date. All correspondence will be sent to him/her at his/her home address or personal
email address or handed to him/her in person by the Clerk/Chair of the Audit
Committee. The internal mail system will not be used to send correspondence.
7.5 Following the investigation a decision will be made as to the necessary action, to be
taken as a result of the investigation’s findings. The member of staff who raised the
allegations will be advised of the findings and any action to be taken as a result in
writing. Again all correspondence will be sent to them at their home address or
personal email address or handed to them in person by the designated officer. The
internal mail system will not be used to send correspondence.
7.6 If the outcome of the investigation finds that malpractice has occurred or was
intended then the necessary action will be taken in order to address the matter. This
may involve the disciplinary policy being invoked and dismissal of any wrong-doer
may follow if appropriate.
7.7 If the investigation concludes that false and malicious accusations have been made
against an individual/department and no malpractice has occurred then action will be
taken against the staff member who raised the concerns. This may result in the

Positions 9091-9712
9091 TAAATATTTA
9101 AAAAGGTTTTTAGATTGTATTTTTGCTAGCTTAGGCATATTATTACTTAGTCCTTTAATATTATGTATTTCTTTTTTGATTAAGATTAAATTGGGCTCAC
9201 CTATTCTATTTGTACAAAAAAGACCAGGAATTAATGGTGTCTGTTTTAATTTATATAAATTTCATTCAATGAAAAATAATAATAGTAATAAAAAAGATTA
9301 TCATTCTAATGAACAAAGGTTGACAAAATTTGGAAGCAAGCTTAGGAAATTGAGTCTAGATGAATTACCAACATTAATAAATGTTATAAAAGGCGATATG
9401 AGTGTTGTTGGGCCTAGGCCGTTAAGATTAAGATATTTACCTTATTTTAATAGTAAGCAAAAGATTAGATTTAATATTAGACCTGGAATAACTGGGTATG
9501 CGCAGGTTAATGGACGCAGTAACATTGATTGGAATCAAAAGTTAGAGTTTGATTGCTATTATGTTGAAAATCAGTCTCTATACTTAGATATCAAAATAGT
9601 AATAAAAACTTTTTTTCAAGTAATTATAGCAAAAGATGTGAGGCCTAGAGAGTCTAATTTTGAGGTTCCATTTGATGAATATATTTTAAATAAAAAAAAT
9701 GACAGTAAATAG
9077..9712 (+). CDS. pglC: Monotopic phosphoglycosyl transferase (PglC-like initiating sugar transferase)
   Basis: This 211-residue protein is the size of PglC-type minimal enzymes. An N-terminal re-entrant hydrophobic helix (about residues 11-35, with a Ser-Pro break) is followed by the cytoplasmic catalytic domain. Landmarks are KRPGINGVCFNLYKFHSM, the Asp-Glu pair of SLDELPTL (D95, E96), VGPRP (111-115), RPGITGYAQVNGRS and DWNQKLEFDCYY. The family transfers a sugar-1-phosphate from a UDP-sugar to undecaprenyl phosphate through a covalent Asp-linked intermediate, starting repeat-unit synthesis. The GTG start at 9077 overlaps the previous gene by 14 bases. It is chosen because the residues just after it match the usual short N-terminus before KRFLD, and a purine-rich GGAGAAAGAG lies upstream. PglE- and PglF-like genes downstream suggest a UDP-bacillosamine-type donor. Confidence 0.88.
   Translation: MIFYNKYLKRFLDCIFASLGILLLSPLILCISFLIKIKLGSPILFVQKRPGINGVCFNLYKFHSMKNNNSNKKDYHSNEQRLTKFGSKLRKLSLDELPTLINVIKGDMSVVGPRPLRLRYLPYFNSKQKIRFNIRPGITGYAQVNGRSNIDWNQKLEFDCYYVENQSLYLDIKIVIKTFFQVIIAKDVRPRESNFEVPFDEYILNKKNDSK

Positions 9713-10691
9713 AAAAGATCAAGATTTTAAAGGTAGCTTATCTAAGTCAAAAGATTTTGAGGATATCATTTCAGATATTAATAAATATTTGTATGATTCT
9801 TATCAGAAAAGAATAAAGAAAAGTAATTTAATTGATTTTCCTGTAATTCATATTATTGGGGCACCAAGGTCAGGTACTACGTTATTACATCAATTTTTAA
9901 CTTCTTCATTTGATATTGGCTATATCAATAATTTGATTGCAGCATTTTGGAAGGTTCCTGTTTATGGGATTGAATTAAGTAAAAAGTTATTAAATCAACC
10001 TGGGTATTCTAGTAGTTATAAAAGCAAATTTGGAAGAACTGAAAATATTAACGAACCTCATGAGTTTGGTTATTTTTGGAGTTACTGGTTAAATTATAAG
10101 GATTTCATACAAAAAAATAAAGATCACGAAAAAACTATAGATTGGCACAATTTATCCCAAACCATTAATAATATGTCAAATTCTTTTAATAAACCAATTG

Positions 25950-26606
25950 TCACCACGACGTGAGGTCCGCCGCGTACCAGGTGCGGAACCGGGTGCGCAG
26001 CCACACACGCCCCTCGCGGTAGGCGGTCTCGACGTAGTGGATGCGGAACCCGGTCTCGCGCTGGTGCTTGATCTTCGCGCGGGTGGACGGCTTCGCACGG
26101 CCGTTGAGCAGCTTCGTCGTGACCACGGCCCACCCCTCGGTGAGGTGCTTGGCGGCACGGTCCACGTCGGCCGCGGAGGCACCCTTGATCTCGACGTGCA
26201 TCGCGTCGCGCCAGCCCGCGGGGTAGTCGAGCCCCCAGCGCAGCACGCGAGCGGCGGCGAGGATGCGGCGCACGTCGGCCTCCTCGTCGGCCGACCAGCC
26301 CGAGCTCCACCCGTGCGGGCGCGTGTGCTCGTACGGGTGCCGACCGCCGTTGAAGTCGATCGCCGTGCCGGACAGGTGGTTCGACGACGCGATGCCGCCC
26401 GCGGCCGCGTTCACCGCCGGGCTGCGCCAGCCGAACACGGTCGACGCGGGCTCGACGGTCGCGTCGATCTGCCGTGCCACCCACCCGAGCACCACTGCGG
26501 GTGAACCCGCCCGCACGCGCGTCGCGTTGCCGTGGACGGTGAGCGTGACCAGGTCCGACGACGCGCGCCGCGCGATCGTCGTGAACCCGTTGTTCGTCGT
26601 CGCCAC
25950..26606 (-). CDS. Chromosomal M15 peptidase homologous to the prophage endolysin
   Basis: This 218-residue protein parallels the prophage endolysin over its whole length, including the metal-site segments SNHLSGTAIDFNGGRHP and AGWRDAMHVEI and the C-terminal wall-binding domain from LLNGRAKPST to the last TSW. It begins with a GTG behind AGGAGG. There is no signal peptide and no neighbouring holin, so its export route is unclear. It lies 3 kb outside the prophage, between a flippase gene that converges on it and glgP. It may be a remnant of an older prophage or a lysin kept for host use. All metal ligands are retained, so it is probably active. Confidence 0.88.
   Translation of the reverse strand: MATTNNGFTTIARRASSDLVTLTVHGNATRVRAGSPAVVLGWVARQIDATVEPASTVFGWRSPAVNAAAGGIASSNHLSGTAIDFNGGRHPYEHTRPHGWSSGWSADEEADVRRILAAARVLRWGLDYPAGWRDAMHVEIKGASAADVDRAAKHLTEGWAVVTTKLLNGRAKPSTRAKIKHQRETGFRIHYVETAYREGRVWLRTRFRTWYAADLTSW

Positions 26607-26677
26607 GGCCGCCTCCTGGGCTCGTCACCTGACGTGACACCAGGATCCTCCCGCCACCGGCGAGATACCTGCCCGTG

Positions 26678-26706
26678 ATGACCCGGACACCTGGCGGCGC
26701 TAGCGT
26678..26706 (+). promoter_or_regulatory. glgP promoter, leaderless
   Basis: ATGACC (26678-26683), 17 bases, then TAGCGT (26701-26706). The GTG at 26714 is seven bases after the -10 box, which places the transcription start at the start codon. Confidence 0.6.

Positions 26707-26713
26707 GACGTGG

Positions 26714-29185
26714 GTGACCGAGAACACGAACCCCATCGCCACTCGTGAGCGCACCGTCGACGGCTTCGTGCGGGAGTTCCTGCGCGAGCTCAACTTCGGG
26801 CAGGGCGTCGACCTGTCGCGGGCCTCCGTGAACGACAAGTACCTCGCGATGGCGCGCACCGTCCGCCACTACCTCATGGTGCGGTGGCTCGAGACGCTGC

disciplinary policy being invoked.
7.8 Should the staff member who raised the concerns feel that the investigation into their
complaint has been handled in a unsatisfactory manner and/or returned
unsatisfactory findings then s/he may refer the matter to the Chair of the Audit
Committee, who will aim to resolve the concerns as soon as is practicable. If the
Chair of the Audit Committee was the designated officer or led the investigation, or if
the staff member remained concerned following an investigation and reference to the
Chair of the Audit Committee, then the staff member may refer the matter through the
appropriate channels within the Skills Funding Agency.
7.9 The Group will take the necessary precautions to protect staff raising concerns in line
with this policy against detriment or dismissal for raising genuine legitimate concerns.
7.10 This policy does not prejudice the right of a member of staff to report directly to the
Police in instances where there is clear and unambiguous evidence that a criminal
offence has been committed or to disclose other very serious matters to appropriate
external monitoring bodies if there are compelling reasons why these matters cannot
be addressed internally in accordance with this policy.
7.11 The Clerk to the Corporation shall keep a register of any disclosures under this policy,
which shall be reported at least annually to the Audit Committee.
- Access to External Bodies
If, having exhausted internal procedures, an allegation is found to be
unsubstantiated; the individual raising the concern has the right to access an
appropriate official and independent external body. An appropriate body might be
the College’s internal or external auditors, the SFA/ EFA, an MP or local Councillor.
The NSPCC whistleblowing helpline is available for staff who do not feel able to raise
concerns regarding child protection failures internally. Staff can call 0800 028 0285
(8 am – 8 pm Monday to Friday) or email email@example.com . Such a step,
however, would have serious implications for the College and should only be taken
after very careful consideration.